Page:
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Oye cómo va Illustration: Nelson Ponce

My flag is held by Omara Portuondo

When in 1990 the country was breaking into pieces, Violet Chavez and half of Cuba danced with El General. "Tu pum pum, mami, no me va a matar". Eating was then a complex matter and dancing healed. Today too.

In 1996, Omara Portuondo went to Egrem Studios to record. She was not a forgotten artist, but few in the world knew of her talent. Two men went to see her, she went up a few floors and met old acquaintances; Compay Segundo and she sang Veinte añosThey recorded for Word Circuit, and it changed their lives.

Violet has eyes as lively as anyone and laughs at almost everything. As she lived her childhood on the southern coast of Santiago de Cuba, she was bombarded by Colombian radio stations and danced as much to the vallenatos of the day as to Cuban music. "I prefer the song full of verses, but I can't stop dancing. I can't," he often says.

Omara Portuondo was born in 1930. They call her "la novia del filin" or "La Diva del Buena Vista Social Club". She has thirty albums, three Grammy Awards, an unmistakable voice, ductile, powerful, has lived almost a century and laughs at almost everything.

Violet Chavez had dropped out of English school and was working in a hotel when one December afternoon she was offered a job in Toronto. She grabbed her gear and headed out into the cold. It was temporary, but life settled differently. He had a love and Sofia was born. Cuba was still in her chest. Violet danced, cried sometimes for so much land far away, cried because her old lady was left by the sea, and did not understand why the boys were leaving, why the bread was less.

Omara Portuondo stopped being the local diva to place herself in the world: interviews, photos, concerts, superstars, trips (Eliades describes her tireless, today in Tokyo, hours later in Mexico City). Omara Portuondo sings and her voice is placed in her chest to half the world. "What do you care that I love you?" she asks, and people understand in the filin's girlfriend the sadness of a love that is leaving us.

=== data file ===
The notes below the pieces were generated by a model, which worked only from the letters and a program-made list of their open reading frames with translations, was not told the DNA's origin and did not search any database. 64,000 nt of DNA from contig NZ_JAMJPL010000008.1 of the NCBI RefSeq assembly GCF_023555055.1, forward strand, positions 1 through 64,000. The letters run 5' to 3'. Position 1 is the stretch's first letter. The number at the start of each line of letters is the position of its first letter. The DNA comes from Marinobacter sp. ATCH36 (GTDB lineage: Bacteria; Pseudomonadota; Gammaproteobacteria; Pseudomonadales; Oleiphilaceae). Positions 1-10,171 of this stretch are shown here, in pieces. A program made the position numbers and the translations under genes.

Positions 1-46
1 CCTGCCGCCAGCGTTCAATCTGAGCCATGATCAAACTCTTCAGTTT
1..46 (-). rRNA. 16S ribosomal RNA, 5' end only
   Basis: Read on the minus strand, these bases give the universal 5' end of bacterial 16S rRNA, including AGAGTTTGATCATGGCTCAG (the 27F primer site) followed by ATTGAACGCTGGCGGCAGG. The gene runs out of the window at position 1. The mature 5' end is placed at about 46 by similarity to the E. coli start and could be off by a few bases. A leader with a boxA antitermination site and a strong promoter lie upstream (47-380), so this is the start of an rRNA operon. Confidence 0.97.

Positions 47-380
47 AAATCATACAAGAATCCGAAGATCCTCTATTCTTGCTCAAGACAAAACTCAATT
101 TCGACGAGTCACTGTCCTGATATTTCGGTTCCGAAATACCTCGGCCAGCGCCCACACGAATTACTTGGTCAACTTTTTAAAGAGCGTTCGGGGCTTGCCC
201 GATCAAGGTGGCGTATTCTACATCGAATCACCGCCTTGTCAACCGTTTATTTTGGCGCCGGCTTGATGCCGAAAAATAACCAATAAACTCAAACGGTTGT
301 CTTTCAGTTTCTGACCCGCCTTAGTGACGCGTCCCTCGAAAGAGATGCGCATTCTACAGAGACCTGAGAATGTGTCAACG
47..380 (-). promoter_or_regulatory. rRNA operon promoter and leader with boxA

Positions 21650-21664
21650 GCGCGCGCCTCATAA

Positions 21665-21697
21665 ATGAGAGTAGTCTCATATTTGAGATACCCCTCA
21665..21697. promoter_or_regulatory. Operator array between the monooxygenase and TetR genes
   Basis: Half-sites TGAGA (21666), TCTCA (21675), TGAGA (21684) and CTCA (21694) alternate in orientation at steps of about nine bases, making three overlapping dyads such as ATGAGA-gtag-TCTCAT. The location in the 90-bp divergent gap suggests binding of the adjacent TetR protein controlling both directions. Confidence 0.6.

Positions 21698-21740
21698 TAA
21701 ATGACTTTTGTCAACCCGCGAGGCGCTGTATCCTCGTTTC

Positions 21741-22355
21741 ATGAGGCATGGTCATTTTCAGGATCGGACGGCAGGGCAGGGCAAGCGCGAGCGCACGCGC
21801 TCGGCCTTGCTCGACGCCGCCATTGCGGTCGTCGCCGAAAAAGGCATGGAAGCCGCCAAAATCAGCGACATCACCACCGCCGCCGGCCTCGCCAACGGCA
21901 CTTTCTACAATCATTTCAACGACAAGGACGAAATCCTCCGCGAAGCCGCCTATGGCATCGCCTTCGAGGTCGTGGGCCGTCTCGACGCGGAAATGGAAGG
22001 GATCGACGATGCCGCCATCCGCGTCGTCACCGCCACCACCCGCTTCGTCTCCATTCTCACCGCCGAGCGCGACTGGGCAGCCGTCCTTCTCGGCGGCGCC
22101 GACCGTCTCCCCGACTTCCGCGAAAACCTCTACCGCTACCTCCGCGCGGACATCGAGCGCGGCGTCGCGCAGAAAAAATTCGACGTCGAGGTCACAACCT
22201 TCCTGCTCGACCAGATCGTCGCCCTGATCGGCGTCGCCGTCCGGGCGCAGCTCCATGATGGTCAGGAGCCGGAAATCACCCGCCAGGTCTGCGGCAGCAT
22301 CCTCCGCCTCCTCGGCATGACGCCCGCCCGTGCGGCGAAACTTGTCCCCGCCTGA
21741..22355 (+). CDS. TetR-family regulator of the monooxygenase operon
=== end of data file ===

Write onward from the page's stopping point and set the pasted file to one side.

Violet Chavez received a call from her friend, a Canadian with light blue eyes. She was calling because she wanted them to go to the Buena Vista Social Club concert. "No shit," Violet said. The blonde didn't know that while the world was dancing with Chan ChanIn Cuba, people were "on top of the ball, on top of the ball, on top of the ball". That when The Cartwright had returned to being a hitThe common people sang: "you are a witch, a witch without feelings", and that going to dance had to be with NG, Adalberto, Paulo FG. "And if Pablo Milanés comes, call me babybut I'm not going to dance with the old people".

Omara Portuondo doesn't drink alcohol, she has said. While her colleagues woke up at parties, she tried to sleep early and studied. She facilitated the meeting between Silvio Rodríguez and Pablo Milanés. She has sung with the Buena Vista as well as with C. Tangana and Julio Iglesias.

Violet Chavez said yes to her friend. She put on her Levi's, painted her full lips and left in her Peugeot for the theater. What's to come is told by her, almost strictly.

"It was the first time I felt the island as something huge in my chest. My friend carried a Cuban flag. I was hesitant, but something grew as the songs came; in a moment of emotion I asked her for the flag and waved it high, strong, strong. Omara saw me and extended her hand looking me in the eyes, asking for the flag. I stretched my body as far as I could towards the stage, gave her my flag and she raised it; she waved it strong, strong, strong. I can't tell you what I felt.

"There were Cubans at the concert who stood up and applauded, shouted. Cuba, Cuba, Cuba. I imagine, they were shaken as I was. I had never experienced anything like that, only in Canada could I feel how immense my country is, to value it as it is. Omara was Cuba that came looking for me, my extraordinary island.

Omara Portuondo is still on tour, Violet Chavez sometimes calls me and sends me clips of the boleros she listens to on her way to work. I am fascinated to hear my country in so many places, this island beautifully multiplied and in spite of the dispersion, so united by boleros that give gardenias or insinuate that, in spite of all the sorrows, what is left to live should be like Violet and Omara: smiling, living the happy moment.

Rogelio Ramos Domínguez Writer of verses and songs. Full-time journalist and especially father of Claudia Ramos. More posts

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